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Local leaders call on the Biden administration to protect the Ruby Mountains and places like it

Pam Harrington
Pam Harrington
David Ricker
David Ricker
Carl Erquiaga
Carl Erquiaga
Russell Kuhlman
Russell Kuhlman
Opinion
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The Ruby Mountains are a centerpiece of Nevada’s public lands. Whether it’s hiking to alpine lakes and glacial cirques, angling for brook and rainbow trout, or snowshoeing through a powdery byway, there is an outdoor adventure for everyone waiting in the Rubies. Yet, despite its unparalleled beauty, this jaw dropping outdoors has been threatened by speculators looking to make a quick buck by taking advantage of loopholes in the outdated oil and gas leasing program.

Fortunately, leaders in Nevada like Sen. Catherine Cortez Masto and Rep. Susie Lee are working hard to protect the Ruby Mountains and the wildlife, outdoor recreation opportunities, and local communities that rely on them — including through the Ruby Mountains Protection Act which would prohibit oil and gas leasing on this pristine landscape. But the work must not stop there. As the Biden administration carries out a comprehensive review of the federal oil and gas leasing program, it is critical that it implements common-sense reforms to ensure that the Ruby Mountains and irreplaceable landscapes like them are never threatened again. 

Nevadans depend on the public lands in our state for grazing, hunting, recreation, and for supporting our outdoor and tourism economy. The Ruby Mountains in particular draw in visitors and outdoor enthusiasts from all over the world to experience the towering peaks, horizon-chasing valleys, and remarkable wildlife. It is attractions like these that contribute to Nevada’s growing outdoor recreation economy, which generates $1.1 billion in state and local tax revenue and supports 59,000 local jobs. But for too long, oil and gas companies have taken advantage of a system stuck in the past, threatening Nevada’s public lands and this economic pillar with reckless speculative leasing.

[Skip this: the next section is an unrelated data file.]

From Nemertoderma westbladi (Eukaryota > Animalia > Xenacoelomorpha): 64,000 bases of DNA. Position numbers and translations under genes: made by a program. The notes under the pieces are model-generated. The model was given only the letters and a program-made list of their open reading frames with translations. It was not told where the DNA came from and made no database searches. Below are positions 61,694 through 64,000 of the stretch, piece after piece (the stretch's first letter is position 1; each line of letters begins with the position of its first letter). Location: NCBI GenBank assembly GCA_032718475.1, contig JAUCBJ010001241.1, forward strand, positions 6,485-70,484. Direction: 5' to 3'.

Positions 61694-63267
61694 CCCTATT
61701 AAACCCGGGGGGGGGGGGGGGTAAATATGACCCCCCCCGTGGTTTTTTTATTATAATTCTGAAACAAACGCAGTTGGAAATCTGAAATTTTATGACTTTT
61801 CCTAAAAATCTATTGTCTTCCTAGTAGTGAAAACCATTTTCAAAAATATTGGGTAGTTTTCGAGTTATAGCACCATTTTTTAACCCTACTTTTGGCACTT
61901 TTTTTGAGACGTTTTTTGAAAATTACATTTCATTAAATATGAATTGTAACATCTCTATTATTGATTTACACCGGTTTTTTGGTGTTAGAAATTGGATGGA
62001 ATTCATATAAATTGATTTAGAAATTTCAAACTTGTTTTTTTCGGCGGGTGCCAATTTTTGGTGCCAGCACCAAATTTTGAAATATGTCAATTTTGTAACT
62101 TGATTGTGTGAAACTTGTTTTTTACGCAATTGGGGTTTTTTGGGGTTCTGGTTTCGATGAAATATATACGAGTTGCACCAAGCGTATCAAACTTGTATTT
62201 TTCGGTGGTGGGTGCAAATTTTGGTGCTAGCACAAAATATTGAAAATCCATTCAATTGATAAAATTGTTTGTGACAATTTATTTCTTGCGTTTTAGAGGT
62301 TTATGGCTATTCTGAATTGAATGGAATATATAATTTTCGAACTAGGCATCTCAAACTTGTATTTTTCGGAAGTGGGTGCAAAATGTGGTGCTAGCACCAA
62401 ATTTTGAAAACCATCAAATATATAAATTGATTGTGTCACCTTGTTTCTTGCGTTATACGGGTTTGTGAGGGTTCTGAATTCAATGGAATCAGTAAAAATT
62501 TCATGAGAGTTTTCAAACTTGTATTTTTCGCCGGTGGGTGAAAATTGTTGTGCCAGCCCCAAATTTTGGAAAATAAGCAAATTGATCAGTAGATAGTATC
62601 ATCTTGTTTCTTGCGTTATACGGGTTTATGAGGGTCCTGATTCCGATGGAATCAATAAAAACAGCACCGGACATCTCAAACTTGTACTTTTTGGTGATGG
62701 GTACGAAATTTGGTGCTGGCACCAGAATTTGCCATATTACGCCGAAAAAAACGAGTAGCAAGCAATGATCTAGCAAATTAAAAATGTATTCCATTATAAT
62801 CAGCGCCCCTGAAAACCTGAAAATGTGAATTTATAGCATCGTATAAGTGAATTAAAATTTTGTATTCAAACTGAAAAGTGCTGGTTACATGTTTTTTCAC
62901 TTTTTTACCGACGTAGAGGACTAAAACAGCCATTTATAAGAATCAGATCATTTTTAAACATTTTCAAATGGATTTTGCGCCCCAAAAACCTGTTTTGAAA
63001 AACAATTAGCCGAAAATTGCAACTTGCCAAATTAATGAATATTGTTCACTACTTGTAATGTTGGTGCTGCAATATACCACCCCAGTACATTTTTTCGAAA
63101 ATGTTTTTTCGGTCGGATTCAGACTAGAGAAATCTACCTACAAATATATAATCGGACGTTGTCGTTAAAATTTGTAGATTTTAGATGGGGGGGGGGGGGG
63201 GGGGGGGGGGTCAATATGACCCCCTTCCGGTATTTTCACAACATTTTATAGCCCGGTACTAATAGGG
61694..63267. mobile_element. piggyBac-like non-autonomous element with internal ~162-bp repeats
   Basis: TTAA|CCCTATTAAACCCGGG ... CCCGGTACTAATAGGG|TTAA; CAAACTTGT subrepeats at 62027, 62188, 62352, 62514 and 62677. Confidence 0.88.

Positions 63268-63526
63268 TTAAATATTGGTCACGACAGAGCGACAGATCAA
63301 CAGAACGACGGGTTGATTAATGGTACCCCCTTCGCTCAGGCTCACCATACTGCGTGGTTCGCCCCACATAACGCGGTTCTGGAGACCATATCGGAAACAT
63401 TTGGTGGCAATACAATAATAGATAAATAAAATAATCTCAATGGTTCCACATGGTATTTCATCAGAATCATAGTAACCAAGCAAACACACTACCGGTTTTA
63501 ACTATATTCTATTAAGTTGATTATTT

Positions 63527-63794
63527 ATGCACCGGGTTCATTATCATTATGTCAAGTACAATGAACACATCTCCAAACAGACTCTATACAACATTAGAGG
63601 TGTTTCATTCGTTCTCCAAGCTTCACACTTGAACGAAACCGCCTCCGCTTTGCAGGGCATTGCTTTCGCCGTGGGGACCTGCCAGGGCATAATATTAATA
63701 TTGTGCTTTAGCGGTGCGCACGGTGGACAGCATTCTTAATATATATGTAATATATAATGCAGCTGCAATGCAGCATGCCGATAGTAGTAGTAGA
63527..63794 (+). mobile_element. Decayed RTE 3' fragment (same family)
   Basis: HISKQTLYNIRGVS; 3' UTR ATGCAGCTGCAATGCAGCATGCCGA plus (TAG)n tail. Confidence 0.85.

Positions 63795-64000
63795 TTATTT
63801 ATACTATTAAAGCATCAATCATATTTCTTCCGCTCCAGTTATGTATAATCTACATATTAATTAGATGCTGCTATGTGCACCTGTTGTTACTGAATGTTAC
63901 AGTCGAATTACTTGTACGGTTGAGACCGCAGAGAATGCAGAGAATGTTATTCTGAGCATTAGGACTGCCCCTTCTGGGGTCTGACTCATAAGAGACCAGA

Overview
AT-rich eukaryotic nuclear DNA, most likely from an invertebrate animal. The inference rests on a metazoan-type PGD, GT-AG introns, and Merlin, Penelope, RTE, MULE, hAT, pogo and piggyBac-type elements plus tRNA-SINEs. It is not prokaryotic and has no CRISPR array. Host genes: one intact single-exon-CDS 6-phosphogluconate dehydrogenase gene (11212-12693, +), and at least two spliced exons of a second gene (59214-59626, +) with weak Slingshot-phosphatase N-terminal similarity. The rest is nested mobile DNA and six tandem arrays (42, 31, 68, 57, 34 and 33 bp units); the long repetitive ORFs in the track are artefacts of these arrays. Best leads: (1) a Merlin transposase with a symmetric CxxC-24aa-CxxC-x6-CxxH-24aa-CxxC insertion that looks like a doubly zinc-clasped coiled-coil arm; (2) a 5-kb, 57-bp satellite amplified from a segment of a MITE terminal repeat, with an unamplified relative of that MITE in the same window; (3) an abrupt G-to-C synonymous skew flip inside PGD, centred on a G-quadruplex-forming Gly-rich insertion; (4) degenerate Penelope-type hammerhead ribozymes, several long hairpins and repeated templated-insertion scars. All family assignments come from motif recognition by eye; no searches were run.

For decades, the broken leasing system has allowed speculators to pursue leases of public lands with little to no actual oil potential, draining the Bureau of Land Management’s time and resources. The BLM administered lease sales for 2.6 million acres of Nevada’s public lands between 2017 and 2020, but the oil and gas industry purchased only 225,000 acres — 74 percent of which they bought for the minimum lease bid of just $2.00 per acre, generating minimal returns for taxpayers. This wasteful practice of offering leases in places with little energy potential harms communities like ours that depend on public lands for other activities including hunting, fishing, tourism, and outdoor recreation. 

Thankfully, Congresswoman Lee and Sen. Cortez Masto have introduced companion legislation in the House and Senate that would end the leasing of public lands with low or no drilling potential and enhance the management of other valuable uses of our public lands.

But speculative leasing is just one of the many problems that stem from the antiquated leasing program, and the Ruby Mountains are just one of the many special places that have been put on the chopping block. Across the West, places like Chaco Canyon in New Mexico and Arches National Park in Utah have all been jeopardized by this leasing system stuck in the past. In addition to Nevada’s leaders, members of Congress like Rep. Alan Lowenthal, Rep. Teresa Ledger Fernández, and Sen. Jacky Rosen are working hard to protect America’s public lands and taxpayers. Their legislation takes aim at cleaning up dirty abandoned drilling infrastructure, holding oil and gas companies accountable for cleaning up their messes, and bringing the 101-year old royalty rate oil and gas companies pay for drilling on our federal public lands, along with other fiscal terms for the federal oil and gas program, into the 21st century. 

Together, common-sense bills like these demonstrate that there is momentum in Congress to reform the federal leasing system so it works better for everyone. These bills also provide the Biden administration a sensible roadmap to use in their review of the federal oil and gas leasing program to protect our nation’s public lands for generations to come. 

Pam Harrington is the Northern Nevada field coordinator for Trout Unlimited, David Ricker is the policy chair for the Nevada Chapter of Backcountry Hunters and Anglers, Carl Erquiaga is the Nevada field representative for the Theodore Roosevelt Conservation Partnership and Russell Kuhlman is the executive director for the Nevada Wildlife Federation.

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